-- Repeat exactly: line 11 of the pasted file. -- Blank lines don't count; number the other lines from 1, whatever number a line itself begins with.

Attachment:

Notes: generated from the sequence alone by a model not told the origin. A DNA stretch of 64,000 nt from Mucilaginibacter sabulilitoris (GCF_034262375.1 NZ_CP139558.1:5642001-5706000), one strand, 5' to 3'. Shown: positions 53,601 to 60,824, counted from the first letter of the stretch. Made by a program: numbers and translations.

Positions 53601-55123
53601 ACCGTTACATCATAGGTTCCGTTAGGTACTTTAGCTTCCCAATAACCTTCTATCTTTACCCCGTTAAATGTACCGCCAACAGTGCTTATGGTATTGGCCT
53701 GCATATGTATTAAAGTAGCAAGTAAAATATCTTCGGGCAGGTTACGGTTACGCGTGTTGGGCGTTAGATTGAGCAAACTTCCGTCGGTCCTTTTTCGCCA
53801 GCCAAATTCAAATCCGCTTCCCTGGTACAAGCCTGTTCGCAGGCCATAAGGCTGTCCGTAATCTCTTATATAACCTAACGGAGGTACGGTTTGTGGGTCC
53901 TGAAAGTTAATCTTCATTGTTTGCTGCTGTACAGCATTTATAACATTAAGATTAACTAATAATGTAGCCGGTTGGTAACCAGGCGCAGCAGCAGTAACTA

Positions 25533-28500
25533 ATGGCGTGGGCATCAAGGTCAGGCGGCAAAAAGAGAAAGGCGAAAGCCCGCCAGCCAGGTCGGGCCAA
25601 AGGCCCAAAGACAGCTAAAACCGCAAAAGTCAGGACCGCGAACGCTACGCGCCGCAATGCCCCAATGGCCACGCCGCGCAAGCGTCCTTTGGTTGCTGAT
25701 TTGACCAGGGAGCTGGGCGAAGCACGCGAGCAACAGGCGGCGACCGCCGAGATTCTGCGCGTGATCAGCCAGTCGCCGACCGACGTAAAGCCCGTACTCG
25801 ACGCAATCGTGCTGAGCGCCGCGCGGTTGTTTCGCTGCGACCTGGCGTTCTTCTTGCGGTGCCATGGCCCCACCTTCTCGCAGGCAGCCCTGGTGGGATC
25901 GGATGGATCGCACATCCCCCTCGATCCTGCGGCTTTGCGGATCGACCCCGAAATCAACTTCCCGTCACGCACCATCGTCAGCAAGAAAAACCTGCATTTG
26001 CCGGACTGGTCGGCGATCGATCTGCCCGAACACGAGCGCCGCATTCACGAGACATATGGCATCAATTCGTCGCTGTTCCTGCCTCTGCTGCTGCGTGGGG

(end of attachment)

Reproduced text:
25801 ACGCAATCGTGCTGAGCGCCGCGCGGTTGTTTCGCTGCGACCTGGCGTTCTTCTTGCGGTGCCATGGCCCCACCTTCTCGCAGGCAGCCCTGGTGGGATC